Technology innovations in the travel space have made getting from point A to point B easier than ever. There are plenty of reasons why corporate travel programs should adopt new technologies to replace outdated and ineffective processes. Travel technology makes booking trips more efficient and straightforward for busy travelers, and it aids policy compliance.
To secure buy-in for new travel tech from senior leadership, however, travel stakeholders need an approach that clearly identifies the pain point and lays out a groundwork for a cost-effective solution.
Define the Challenge
When you propose that your organization make an investment in a new piece of technology, you are solving a problem. As someone close to the situation, you likely have a thorough understanding of the problem you need to overcome. But does your boss? How about other key decision-makers?
If the answer is no, your first priority is to describe to them the problem in detail and make the case that a solution is necessary. If you begin with the solution before the problem has been clearly defined, your boss might get caught up in the details before he or she can form a clear picture of the whole situation.
For example, if you want to give travelers a way to communicate better in foreign countries, you may want to ask current travelers about the challenges they have faced abroad.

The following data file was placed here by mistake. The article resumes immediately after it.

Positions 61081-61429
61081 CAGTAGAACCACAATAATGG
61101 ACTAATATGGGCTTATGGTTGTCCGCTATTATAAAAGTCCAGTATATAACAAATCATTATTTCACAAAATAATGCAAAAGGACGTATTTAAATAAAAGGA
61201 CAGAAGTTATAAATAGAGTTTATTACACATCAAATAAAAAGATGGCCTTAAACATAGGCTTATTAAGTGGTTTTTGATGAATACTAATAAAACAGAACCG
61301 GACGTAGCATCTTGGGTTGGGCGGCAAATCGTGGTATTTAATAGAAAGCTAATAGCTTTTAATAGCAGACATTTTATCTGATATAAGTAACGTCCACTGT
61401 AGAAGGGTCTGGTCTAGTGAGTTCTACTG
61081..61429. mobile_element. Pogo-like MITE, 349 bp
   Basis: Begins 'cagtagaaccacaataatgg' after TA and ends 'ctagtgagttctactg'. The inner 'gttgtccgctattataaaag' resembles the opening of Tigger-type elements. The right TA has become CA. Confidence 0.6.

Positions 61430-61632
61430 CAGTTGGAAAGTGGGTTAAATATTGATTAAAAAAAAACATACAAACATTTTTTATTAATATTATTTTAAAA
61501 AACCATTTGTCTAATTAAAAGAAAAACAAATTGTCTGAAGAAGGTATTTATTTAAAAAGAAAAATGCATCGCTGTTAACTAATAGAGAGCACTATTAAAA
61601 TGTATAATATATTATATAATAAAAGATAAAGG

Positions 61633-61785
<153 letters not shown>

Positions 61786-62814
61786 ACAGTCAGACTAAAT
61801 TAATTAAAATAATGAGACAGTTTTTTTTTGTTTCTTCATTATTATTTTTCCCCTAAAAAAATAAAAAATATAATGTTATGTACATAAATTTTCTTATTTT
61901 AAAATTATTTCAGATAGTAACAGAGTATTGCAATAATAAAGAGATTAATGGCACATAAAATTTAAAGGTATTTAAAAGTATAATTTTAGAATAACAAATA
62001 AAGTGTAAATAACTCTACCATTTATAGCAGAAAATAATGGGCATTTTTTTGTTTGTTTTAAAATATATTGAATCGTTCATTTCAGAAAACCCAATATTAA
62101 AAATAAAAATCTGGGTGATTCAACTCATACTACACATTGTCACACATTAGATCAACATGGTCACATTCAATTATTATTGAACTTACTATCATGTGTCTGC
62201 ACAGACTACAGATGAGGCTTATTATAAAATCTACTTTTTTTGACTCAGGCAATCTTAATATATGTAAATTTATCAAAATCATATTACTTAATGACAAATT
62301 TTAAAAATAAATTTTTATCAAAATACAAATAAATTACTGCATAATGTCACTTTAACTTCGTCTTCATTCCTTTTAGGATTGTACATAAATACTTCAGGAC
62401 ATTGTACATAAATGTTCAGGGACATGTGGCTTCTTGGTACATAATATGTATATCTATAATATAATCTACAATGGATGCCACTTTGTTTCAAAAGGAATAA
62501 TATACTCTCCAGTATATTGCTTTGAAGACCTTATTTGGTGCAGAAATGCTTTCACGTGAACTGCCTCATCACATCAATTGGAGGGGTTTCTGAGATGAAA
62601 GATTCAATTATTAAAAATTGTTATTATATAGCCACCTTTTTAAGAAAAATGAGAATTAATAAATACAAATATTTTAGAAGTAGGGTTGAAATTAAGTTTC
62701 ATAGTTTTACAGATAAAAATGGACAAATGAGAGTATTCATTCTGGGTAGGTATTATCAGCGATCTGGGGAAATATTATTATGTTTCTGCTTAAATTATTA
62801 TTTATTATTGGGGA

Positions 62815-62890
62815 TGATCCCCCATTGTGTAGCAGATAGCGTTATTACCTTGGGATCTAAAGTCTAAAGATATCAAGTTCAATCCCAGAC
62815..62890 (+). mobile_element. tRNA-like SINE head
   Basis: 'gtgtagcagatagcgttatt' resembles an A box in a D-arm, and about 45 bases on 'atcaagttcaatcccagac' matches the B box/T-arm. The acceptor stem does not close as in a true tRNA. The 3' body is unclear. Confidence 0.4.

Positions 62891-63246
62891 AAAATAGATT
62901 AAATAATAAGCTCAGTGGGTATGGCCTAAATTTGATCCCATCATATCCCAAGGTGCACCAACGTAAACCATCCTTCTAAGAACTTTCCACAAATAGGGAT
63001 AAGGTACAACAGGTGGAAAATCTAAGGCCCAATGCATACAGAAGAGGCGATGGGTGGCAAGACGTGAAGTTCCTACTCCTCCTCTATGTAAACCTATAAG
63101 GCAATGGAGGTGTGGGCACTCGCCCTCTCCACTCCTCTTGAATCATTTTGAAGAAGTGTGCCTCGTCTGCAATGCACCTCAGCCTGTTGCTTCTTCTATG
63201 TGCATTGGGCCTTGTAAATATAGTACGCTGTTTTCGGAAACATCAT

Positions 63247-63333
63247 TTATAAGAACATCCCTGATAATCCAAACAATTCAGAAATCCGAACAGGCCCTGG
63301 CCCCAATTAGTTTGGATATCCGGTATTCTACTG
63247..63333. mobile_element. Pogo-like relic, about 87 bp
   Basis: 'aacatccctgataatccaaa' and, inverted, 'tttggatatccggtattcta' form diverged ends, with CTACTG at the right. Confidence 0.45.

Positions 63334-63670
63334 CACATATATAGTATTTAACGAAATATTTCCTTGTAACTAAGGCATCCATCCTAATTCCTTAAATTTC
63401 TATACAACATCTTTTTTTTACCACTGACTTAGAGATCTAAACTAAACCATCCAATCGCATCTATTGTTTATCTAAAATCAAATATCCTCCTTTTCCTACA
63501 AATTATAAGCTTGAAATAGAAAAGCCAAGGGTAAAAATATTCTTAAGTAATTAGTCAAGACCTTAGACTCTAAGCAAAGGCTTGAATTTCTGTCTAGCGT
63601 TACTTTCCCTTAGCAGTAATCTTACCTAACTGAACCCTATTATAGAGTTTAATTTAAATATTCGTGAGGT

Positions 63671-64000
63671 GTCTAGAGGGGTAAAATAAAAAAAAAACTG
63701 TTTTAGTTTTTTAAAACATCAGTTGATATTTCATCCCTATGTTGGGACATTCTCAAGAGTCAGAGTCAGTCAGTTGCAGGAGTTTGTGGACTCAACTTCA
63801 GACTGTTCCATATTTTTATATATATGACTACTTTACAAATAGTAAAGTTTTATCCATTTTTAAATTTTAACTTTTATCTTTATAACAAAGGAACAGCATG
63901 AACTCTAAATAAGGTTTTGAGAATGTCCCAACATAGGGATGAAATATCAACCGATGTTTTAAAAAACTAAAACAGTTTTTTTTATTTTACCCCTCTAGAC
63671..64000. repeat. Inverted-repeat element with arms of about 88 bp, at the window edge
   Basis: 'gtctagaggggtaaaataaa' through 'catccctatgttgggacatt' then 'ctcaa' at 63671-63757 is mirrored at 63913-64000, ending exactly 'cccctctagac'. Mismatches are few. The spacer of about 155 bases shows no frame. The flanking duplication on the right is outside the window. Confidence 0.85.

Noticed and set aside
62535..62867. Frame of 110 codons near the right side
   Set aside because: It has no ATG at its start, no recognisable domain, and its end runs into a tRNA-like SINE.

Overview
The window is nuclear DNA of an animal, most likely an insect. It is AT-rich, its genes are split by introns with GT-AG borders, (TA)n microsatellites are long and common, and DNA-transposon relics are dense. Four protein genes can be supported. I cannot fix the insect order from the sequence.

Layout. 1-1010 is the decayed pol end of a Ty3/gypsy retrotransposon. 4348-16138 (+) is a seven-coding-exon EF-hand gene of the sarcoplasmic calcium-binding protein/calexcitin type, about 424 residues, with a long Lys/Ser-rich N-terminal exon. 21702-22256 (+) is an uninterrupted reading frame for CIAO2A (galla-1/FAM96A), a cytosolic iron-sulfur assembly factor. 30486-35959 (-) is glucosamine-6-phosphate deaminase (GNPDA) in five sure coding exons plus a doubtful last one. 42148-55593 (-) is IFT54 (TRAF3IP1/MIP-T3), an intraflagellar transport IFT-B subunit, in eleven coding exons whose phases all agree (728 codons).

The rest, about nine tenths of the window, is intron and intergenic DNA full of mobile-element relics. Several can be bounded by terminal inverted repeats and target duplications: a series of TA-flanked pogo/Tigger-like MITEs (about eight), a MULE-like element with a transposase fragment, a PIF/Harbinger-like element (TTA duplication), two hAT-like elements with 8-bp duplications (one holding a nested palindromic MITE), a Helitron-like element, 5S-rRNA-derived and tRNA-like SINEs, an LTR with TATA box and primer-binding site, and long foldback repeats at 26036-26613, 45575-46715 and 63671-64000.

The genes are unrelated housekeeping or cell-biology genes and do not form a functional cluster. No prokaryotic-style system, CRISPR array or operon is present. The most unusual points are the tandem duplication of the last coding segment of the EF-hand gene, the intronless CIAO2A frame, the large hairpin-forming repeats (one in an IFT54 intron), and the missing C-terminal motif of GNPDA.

Focus on the Solution
According to Harvard Business Review contributors Susan Ashford and James Detert, how you frame the problem is extremely important. Consider the main concerns of the senior leadership you're trying to convince, then tie your solution to those challenges. For instance, if your CFO is attempting to control the travel budget with greater granularity, you could explain how your solution saves the company money or provides that insight he or she is looking for.
Once you've clearly laid out the business challenge, focus on how you will implement the solution. It's easy to buy technology, but leadership will be more concerned with how easy the technology is to implement. For instance, will staff need to be retrained? If so, who will do the training? Address these concerns before presenting leadership with the challenge. At this point, you'll also want to identify potential business risks how you plan to mitigate them.
Use Numbers Whenever Possible
As you prepare to bring your proposal to executive leaders, look for ways to incorporate hard facts and figures. By using numbers, you quantify the situation in a manner that is both easy to understand and work from. Senior leaders deal in numbers every day, and they will have a good sense of how your figures fit into the larger picture.
Dollar amounts are useful, but consider other kinds of statistical information as well. Data straight from your travel program can inform leadership as to how big of an impact your proposal will have on the company at large. For example, if you want to implement a parking reservation solution, you may want to gather data on current parking spend and compare it to the estimated savings of the new tech.
Find a Knowledgeable Expert
Let's face it: with new technology coming out every day, it's difficult to determine which solutions are best for your organization. A travel management company can work with you to improve your travel policies and determine where technology can assist travelers best. Direct Travel has access to powerful technology solutions that can help your business control costs and make travel more enjoyable for your employees.
To learn more about how to optimize your organization's travel program, check out our Navigator Blog post: